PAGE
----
Anger. What a dirty little word. It often brings up shame, memories of times and places, hurts and all sorts of other things.What do we do with it? I will admit, anger is where I go first. I hate that about myself and admire women who take everything in stride never seeming to be bothered.
Recently though, while chatting with a few good friends, I discovered that some cultures tend to be more angry than others. Wouldn’t you know that my family’s heritage is one of them! Ha. Well isn’t that ironic and just lovely. But it caused me to take a deeper look into anger.
From experience, I can say that anger is an awesome motivator and source of strength. My anger made a fighter out of me. I have fought to carve out my own life, break free from my past, find out what is going on with my oldest son and how to help him.
I can also say from experience, though, that anger is destructive- stirring up dissension and separating people. I have watched anger fuel family feuds and tear siblings apart, dissolving people to fearful hurt tears. Often, anger is more ugly than it is helpful.
So what do we do with it? And how are we to handle it? Those really are the questions.
The Bible gives some helpful advice in handling anger:
Be slow to speak. (James 1:19)
Respond with a soft answer. (Proverbs 15:1)
Do not let the sun go down on your anger. (Ephesians 4:26)
Search your heart and be silent. (Psalm 4:4)
I think Psalm 4:4 is my favorite one.
When you are angry, take a good long look inside! That’s how to not sin when you are angry. Could it be that we have more to do with our anger than outside influences? I had to think about that one for a minute. I guess my anger is usually a reaction to something I didn’t like or felt was done wrong to me. I am challenged to stop taking everything so personally. Besides, my God is way bigger than the people and problems around me.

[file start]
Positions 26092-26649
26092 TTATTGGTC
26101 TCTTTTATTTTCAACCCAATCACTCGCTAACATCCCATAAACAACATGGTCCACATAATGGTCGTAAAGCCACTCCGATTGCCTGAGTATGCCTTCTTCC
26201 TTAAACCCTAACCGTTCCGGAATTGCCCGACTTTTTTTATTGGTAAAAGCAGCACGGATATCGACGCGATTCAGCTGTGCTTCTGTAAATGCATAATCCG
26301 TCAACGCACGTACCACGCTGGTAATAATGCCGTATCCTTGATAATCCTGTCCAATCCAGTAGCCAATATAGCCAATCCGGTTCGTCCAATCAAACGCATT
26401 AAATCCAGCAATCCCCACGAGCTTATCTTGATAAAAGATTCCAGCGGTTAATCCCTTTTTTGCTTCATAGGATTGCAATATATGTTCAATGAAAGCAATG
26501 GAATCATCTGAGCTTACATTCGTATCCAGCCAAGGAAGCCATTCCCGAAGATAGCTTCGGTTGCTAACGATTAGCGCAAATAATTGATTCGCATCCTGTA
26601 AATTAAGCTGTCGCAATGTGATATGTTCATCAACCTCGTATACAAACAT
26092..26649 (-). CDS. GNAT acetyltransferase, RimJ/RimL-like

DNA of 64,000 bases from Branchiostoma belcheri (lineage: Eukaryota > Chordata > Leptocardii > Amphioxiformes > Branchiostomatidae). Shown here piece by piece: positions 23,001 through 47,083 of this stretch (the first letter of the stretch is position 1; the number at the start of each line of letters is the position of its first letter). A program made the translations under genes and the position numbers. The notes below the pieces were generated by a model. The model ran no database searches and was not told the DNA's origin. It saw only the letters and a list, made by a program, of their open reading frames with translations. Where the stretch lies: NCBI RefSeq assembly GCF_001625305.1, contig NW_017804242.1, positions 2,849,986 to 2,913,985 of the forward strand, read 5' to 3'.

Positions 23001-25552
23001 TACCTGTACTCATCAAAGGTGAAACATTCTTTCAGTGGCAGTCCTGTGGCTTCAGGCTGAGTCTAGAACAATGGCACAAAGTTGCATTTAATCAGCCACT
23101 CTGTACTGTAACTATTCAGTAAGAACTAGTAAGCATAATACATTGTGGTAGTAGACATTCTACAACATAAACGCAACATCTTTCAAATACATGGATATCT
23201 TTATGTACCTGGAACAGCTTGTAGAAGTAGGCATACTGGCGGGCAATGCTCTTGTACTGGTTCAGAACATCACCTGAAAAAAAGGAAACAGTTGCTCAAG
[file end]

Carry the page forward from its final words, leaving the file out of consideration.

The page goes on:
Even when he was tried, convicted and crucified, Jesus never showed anger. He was slow to anger and responded with a soft answer.
Since Christians are called to grow and be more Christ-like, this is one area that needs to be brought under control. Scripture teaches, also, that a virtuous woman has a gentle and quiet spirit and that doesn’t coincide with an angry one.
So where does that leave us?
It leaves us at the foot of the cross. Since Christ is my savior, I am no longer bound by sin and now have a choice as to how I react. It is not easy, though and will be a journey of prayer, faith and leaning on the Lord to deliver me in those times when it would feel so good and comfortable to react in the way that comes naturally.
My first prayer will be for Him to pause my reaction a minute so that I can make the choice- for an awareness before reaction. Then in that moment of awareness I will need to pray through the impulse.
I am reminded of the Footprints poem. It is in these tender moments of journey that there are only one set of footprints in the sand.
So who’s with me? Are you willing to let Jesus carry you through this part of your life and set you down changed, safe and ready to walk on your own again?